Monday, December 19, 2011

Sidi Bouzid: Some hope in the heart of the Arab Spring

The following is an excerpt from my latest piece in Al Masry Al Youm, which can be viewed in full here:

Locals in unfurl a banner of local hero and "Arab Spring" figure, Muhammad Bouazizi, in downtown Sidi Bouzid, Tunisia on December, 17, 2011, the anniversary of Bouazizi's self-immolation.

SIDI BOUZID, Tunisia — Many have called Sidi Bouzid the birthplace of the Arab Spring after vegetable seller Muhammad Bouazizi set himself on fire to protest his humiliation and extortion at the hands of local police. Bouazizi’s act served as the spark that ignited the country, with protesters forcing the overthrow of Tunisian dictator Zine El Abidine Ben Ali. Popular uprisings followed throughout the region.

However, one year after Bouazizi’s act, many Sidi Bouzidans insist that nothing has changed.

“We all love Bouazizi. I can’t describe this day — it’s like I entered paradise,” says Hisham Laife, a 24-year-old vegetable seller who says he and Bouazizi had been friends since childhood. Yet, as over 10,000 Tunisians hold celebrations — blocks away from the vegetable seller’s cart — honoring the one-year anniversary of when Bouazizi burned himself alive, Laife remains pessimistic.

“Not a thing has changed since the revolution,” he says.

A neighboring vegetable seller, a 60-year-old by the name of Rabah Rabihi, nods his head in agreement only a few steps behind Laife.

“There haven’t been any changes. They need to solve unemployment,” says Rabihi.

Sunday, December 18, 2011

Faces of Tunisia’s ‘sit-in’ protesters

Protesters of numerous political stripes demonstrate outside Tunisia's new Constituent Assembly in Tunis, Tunisia on December, 6, 2011.

December, 6th marked day six of a sit-in protest in front of Tunisia’s newly elected constituent assembly in the Tunis district of Bardo. Dozens have camped out in tents, while thousands from diverse groups with diverse political objectives have come to make their voice heard as the country’s newly elected governing body begins plenary sessions. Many of the demonstrators appear to be in agreement on at least two things: they want more checks on the power of the constituent assembly, and they want the government to tackle the high rate of unemployment.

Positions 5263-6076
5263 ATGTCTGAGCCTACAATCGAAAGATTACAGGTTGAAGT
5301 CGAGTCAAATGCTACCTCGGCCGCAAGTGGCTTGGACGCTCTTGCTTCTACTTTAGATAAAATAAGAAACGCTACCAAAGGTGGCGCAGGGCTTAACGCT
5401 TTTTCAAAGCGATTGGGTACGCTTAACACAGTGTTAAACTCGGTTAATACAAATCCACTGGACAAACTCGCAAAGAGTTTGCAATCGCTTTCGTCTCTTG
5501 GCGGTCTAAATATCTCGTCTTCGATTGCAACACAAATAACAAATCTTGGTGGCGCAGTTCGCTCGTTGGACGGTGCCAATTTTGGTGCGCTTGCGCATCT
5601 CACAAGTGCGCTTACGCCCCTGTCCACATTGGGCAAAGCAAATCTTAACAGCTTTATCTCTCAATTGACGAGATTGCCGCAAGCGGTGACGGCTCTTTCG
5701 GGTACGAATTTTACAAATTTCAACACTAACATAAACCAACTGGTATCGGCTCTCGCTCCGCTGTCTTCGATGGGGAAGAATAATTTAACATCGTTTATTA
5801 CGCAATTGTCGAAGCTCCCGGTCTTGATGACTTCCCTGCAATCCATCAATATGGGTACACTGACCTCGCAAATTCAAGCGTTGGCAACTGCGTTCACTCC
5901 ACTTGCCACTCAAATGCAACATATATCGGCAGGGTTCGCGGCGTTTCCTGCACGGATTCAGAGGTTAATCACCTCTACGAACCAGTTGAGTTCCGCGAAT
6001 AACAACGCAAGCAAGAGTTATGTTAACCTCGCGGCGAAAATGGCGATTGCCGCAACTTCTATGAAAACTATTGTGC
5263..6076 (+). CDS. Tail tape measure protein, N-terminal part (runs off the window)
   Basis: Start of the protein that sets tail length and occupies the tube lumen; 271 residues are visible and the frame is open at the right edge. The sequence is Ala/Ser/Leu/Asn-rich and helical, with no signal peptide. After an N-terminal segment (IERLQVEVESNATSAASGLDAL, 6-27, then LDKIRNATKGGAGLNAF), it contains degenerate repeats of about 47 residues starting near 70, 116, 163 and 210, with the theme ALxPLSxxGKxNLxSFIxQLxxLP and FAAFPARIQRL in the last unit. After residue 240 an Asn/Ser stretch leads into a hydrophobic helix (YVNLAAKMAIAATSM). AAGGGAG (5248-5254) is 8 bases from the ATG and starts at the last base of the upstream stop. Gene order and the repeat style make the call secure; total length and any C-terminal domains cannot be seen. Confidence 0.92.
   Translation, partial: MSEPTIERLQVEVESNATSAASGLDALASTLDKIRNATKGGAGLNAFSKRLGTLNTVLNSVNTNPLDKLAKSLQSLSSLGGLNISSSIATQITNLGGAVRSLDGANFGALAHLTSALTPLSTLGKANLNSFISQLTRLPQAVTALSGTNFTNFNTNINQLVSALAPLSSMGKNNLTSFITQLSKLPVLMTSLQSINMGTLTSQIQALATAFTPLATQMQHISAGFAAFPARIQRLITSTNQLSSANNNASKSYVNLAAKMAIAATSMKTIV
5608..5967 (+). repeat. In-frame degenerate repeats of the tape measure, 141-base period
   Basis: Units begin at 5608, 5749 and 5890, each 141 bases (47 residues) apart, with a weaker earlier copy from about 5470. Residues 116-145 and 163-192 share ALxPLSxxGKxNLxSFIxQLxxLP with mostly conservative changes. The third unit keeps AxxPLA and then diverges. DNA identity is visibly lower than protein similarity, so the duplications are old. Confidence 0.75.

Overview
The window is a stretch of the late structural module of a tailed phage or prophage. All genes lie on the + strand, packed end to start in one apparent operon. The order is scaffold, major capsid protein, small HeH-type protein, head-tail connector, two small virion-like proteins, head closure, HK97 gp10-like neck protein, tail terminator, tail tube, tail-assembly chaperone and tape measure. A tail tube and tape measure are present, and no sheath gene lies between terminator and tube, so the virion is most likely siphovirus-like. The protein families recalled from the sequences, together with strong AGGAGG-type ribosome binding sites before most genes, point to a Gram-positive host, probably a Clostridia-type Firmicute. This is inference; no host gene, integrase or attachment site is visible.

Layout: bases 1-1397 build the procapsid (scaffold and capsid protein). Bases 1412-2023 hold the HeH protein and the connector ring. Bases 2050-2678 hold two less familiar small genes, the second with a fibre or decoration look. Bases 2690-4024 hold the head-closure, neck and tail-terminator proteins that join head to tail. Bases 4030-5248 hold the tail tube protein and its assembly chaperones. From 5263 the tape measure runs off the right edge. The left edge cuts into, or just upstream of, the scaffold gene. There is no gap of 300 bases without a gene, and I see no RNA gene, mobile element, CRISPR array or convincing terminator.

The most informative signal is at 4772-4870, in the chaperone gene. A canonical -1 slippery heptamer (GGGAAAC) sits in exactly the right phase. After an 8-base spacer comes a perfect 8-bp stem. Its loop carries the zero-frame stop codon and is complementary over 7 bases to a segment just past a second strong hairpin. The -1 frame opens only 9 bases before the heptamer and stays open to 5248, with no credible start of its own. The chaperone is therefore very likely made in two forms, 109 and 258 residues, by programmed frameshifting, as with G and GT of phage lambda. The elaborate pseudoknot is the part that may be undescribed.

“We want to prevent the imposition of a new dictatorship - the dictatorship of the majority,” says Wassim Meddeb, a recent university graduate and filmmaker.

Meddeb came to Tunis from the coastal town of Klibia and has been living in a tent adorned with political placards with fellow demonstrators for almost a week.

“We need a civil, liberal state, one that addresses unemployment,” says Meddeb, who has himself been looking for jobs for over a year.

The Islamist Ennahda party won roughly 40 percent of the votes in Tunisia’s historic October 23 election. They have since worked to create a coalition with the leftist parties CPR, which came in second in the elections, and Ettakatol, which came in fourth. Ennahda Secretary General Hamadi Jebali took the post of Prime Minister, CPR leader Moncef Marzouki is set to become President, and Ettakatol leader Mustafa Ben Jaafar is President of the Assembly. However, many are worried that the President’s role in decision-making may be limited, providing little check on Ennahda’s ability to govern without consensus.

“The other party leaders will become figureheads without real power,” says Sonia Dridi, an English student at Tunis’s High Institute of Human Sciences. “[The constituent assembly] has to divide power between the Prime Minister and the President.”